While visiting North Carolina in May, President Obama disclosed that he just finished paying off his student loans eight years ago. According to a 2011 report by the Federal Reserve Bank of New York, outstanding student debt in the United States stands just shy of $1 trillion. Meanwhile, the average college student attending a public university racked up $22,000 in student debt in 2010. Those are big numbers — and if even the president struggled to pay off his student debt, what chances do today’s college students have?  

    Do you know how many cold beers you could buy with $22,000? WhichWayNC thought it might be a little less depressing to think of  loan debt in terms of toilet paper, cold beers and ramen noodles, so we made a calculator that does just that. (But really, what we’re calculating is how many beers you  won’t be able to buy, so maybe this is still pretty depressing.) Try it here

    whichwaync.com »

  4. I’ve seen the articles that grown-ups have written about the millennials, characterizing a coddled generation that refuses to grow up. Even with all the self-esteeming and expensive education in the world, these kids still think they can click “like” to change the world, everyone says. Who’s to blame? Where did we go wrong? While these 26-year-olds toil in coffee shops or at unpaid internships waiting to be handed their promised dream jobs, who’s going to pay back all their damn student loans?”

    npr »

  5. The House and Senate are poised to vote today on a package that will keep student loan rates from doubling on Sunday. 

    mtvpowerof12:

    beyonce isn’t the only one counting down until student loan interest rates double on july 1st. 

    http »

  6. "In my heart I can’t vote for another increase," Michigan State University Trustee Dianne Woodard said. "My concern is you’re just continuing to push the cost onto our kids."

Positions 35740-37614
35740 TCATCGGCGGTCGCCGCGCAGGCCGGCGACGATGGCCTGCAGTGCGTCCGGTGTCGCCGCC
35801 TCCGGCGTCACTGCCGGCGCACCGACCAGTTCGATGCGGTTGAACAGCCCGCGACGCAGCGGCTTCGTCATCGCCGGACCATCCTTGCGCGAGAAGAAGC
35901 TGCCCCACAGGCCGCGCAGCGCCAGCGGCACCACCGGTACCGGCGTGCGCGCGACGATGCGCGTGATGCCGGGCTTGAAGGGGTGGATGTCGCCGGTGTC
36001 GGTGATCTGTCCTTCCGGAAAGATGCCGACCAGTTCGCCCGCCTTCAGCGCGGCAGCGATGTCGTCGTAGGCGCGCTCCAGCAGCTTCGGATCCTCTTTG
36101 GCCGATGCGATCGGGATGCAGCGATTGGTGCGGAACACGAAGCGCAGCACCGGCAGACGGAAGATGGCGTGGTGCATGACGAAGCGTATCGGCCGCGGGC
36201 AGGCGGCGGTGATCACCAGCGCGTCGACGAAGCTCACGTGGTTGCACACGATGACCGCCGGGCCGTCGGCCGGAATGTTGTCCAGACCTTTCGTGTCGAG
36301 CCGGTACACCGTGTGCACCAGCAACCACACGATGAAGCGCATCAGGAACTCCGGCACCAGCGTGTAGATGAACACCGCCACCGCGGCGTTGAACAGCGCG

— One dissenting voice Friday when the eight-member MSU Board of Trustees voted to increase tuition 3.5 percent. In-state tutition for a typical course load is expected at $12,622 during the upcoming academic year, according to The State News’ Rebecca Ryan.

    MSU followed in lockstep of its in-state rival, the University of Michigan, which also increased its tuition by 2.8 percent Thursday. These actions follow years of state divestment of its public universities and has many Internet commenters up in arms over both sides — the schools and the state government. An overarching solution to college affordability remains elusive.

    statenews.com »

  7. Millions of people heard President Barack Obama and comedian Jimmy Fallon slow jam the news about how student loan rates were set to double July 1. But as June meets its halfway mark, the decision regarding interest rates has not yet been made. The Kansas City Star explains how politicians are hesitant to reach a conclusion due to the volatility of the 18- to 29-year-old vote.

    Millions of people heard President Barack Obama and comedian Jimmy Fallon slow jam the news about how student loan rates were set to double July 1. But as June meets its halfway mark, the decision regarding interest rates has not yet been made. The Kansas City Star explains how politicians are hesitant to reach a conclusion due to the volatility of the 18- to 29-year-old vote.

    (via theatlantic)

    The Atlantic »

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The 12 is a group Tumblr of The Washington Post and student journalists in 12 battleground states documenting the 2012 presidential election and capturing perspectives of young voters.